What is a payment waterfall?
In our previous posts, we’ve discussed how high-growth companies can use debt capital to fuel growth. When a company takes on debt, it needs to pay interest and fees to the capital provider at rates outlined in the credit agreement. Making these payments is a condition for maintaining access to capital.
The payment waterfall is the order in which different creditors and vendors get paid every month or quarter. This interest and fee payment sequence is like water flowing through two buckets stacked on top of one another (hence the term waterfall). The top bucket, representing the interest expense on the loan, must be completely full before any money can overflow into the bottom bucket. This bottom bucket represents excess cash that the company can access.
For example, assume Company A takes out a loan with $10mm in yearly interest expense and generates $50mm in profit in Year 1. Once the company pays this $10mm interest expense, it will receive the remaining $40mm. In terms of our example, the top bucket can hold $10mm of money. Once this bucket is full, the bottom bucket is filled with the remaining $40mm.
Why do payment waterfalls matter in private credit?
Payment waterfalls are relevant to private credit because a growing company will often take out several loans from multiple providers, or have multiple fee types to pay at the end of each month. The payment waterfall models how capital flows between the borrower and multiple different lenders or vendors. The borrower must repay the fee and interest expense on each loan before it can access any excess capital that has completely flowed through the waterfall. In terms of our example, this can be thought of as additional buckets being added to the waterfall.
The order in which these loans are repaid is dictated by the company’s capital structure. Interest and fee payments must first be made to loans that are highest in the capital structure, such as lines of credit. Because loans at the bottom of the capital structure bear more risk that the borrower will be unable to pay them back, these loans often carry higher interest rates. In our analogy, the capital structure determines the order in which buckets are placed in the waterfall.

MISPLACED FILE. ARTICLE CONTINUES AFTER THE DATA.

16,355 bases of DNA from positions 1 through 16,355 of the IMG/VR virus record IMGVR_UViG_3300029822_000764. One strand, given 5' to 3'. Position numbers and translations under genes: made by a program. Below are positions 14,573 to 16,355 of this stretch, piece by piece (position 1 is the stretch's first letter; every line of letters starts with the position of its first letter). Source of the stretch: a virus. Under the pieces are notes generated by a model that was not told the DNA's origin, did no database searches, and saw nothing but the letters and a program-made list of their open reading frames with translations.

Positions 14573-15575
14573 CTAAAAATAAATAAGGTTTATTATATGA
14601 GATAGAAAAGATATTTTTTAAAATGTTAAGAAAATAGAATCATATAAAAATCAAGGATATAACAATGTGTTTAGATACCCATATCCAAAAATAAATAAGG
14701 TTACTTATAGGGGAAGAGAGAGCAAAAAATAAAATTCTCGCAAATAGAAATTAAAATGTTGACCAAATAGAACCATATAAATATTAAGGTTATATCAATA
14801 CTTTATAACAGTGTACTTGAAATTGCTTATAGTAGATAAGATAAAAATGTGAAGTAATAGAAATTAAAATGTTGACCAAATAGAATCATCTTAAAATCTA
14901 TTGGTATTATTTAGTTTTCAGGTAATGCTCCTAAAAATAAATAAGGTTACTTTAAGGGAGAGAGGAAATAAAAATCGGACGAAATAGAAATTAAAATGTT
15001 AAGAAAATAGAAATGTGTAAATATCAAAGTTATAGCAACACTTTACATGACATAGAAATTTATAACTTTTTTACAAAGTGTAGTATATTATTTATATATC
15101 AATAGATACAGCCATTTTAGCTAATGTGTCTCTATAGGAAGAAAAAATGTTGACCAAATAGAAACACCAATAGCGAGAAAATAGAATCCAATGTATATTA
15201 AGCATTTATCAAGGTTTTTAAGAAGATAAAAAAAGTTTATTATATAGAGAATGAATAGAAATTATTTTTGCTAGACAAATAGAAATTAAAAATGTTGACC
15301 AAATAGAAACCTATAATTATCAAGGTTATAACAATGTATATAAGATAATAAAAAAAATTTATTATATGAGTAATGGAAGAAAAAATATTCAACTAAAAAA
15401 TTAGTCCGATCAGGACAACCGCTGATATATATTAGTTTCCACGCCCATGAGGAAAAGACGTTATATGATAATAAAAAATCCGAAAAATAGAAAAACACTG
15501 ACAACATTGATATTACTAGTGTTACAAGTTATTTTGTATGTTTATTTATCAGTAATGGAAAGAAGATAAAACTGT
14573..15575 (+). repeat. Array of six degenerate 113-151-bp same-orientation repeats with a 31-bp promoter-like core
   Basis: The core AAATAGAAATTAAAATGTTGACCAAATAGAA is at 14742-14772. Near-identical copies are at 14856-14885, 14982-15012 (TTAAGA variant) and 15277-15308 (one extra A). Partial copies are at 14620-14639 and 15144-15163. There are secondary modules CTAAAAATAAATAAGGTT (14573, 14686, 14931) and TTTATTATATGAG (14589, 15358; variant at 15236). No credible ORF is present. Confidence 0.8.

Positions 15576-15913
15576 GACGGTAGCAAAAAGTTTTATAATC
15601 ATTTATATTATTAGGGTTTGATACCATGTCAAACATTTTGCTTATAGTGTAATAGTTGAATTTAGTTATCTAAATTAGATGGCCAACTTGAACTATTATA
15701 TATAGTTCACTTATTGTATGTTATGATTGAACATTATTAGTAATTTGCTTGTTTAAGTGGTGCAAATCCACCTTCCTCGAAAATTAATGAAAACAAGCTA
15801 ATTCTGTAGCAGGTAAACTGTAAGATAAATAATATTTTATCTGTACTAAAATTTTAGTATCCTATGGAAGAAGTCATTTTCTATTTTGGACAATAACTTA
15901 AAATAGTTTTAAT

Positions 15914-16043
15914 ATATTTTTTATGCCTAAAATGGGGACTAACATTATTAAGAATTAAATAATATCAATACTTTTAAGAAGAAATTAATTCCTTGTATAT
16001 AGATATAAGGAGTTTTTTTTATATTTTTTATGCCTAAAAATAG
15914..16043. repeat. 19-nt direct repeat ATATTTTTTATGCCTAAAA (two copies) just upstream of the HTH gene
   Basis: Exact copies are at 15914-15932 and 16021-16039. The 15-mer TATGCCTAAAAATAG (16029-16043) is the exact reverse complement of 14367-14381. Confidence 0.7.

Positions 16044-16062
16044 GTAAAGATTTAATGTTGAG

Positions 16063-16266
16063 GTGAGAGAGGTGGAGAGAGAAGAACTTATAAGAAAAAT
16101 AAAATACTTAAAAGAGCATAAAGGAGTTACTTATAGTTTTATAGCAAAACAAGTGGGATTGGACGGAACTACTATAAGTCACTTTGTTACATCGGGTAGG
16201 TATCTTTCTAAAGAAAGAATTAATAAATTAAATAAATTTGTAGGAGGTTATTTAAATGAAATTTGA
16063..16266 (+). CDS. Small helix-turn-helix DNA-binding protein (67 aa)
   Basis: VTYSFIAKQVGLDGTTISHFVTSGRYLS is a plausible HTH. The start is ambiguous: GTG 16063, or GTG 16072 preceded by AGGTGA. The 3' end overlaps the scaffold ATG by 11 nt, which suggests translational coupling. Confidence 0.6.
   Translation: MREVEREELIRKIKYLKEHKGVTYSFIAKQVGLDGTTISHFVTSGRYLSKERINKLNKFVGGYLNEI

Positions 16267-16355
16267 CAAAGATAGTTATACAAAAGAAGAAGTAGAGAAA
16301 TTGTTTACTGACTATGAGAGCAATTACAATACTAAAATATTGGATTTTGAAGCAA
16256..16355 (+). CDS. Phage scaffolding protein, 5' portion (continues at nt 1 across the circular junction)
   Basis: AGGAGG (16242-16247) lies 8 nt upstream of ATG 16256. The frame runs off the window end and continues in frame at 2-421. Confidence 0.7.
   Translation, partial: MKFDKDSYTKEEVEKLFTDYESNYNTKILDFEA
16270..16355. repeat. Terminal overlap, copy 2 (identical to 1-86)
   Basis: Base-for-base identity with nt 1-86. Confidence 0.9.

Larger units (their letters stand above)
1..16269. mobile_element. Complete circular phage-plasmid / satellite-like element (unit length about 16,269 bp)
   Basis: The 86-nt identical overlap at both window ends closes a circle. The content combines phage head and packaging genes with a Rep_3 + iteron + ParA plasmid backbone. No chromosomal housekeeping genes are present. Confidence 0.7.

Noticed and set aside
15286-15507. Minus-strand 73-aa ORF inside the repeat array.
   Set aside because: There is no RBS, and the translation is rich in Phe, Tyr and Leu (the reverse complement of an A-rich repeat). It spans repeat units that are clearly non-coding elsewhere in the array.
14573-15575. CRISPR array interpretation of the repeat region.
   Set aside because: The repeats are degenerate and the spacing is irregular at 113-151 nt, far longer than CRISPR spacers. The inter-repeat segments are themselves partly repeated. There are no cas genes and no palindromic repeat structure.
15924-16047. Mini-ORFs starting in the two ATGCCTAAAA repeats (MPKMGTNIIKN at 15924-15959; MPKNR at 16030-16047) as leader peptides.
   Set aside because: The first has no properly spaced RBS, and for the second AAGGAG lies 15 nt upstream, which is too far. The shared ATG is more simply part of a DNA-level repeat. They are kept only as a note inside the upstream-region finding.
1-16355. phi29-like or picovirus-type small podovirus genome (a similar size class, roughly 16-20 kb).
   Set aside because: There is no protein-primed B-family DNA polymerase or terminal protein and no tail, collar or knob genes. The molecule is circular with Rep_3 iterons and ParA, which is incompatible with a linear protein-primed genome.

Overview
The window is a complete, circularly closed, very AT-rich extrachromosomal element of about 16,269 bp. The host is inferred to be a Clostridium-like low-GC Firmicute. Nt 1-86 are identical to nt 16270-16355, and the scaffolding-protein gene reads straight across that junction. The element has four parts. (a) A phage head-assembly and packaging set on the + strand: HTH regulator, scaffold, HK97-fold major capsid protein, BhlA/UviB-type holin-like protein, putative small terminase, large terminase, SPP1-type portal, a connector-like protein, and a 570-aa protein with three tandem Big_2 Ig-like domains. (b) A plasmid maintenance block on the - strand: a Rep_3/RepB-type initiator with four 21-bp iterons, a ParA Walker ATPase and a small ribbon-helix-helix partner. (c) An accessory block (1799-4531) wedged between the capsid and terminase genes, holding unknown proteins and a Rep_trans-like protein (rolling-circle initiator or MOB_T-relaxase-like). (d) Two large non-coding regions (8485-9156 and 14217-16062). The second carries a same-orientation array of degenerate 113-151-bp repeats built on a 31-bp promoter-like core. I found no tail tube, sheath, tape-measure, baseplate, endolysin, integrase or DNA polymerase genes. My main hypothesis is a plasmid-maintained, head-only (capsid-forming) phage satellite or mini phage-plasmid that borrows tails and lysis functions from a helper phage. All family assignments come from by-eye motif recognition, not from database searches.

How do payment waterfalls affect fintechs?
As we have previously discussed in our blog post on fintech cashflows, fintechs that issue credit must often raise debt capital so they can lend to customers. As fintechs lend to customers, a receivable is created and held in the fintech’s SPV account. As customers repay their credit balances, the receivables balance in the SPV decreases and is replaced with cash. This cash then enters the payment waterfall. Interest and fee payments are made to all the fintech’s capital providers and vendors in the order outlined above, and only once this process has been completed can the fintech access the cash. It can use this cash to continue lending to its customers or make principal payments on its loans.
Fintechs that offer customers credit, such as employee benefits, card spending, or “buy now, pay later” (BNPL) services, need to maintain access to debt capital in order to grow. For this reason, a fintech must effectively manage its payment waterfall and cash flow cycle in order to continuously meet the needs of its customers. Finley’s software helps fintechs streamline this process, saving our customers time and money. If you’re interested in learning more about our product, feel free to request a demo. We’d love to chat!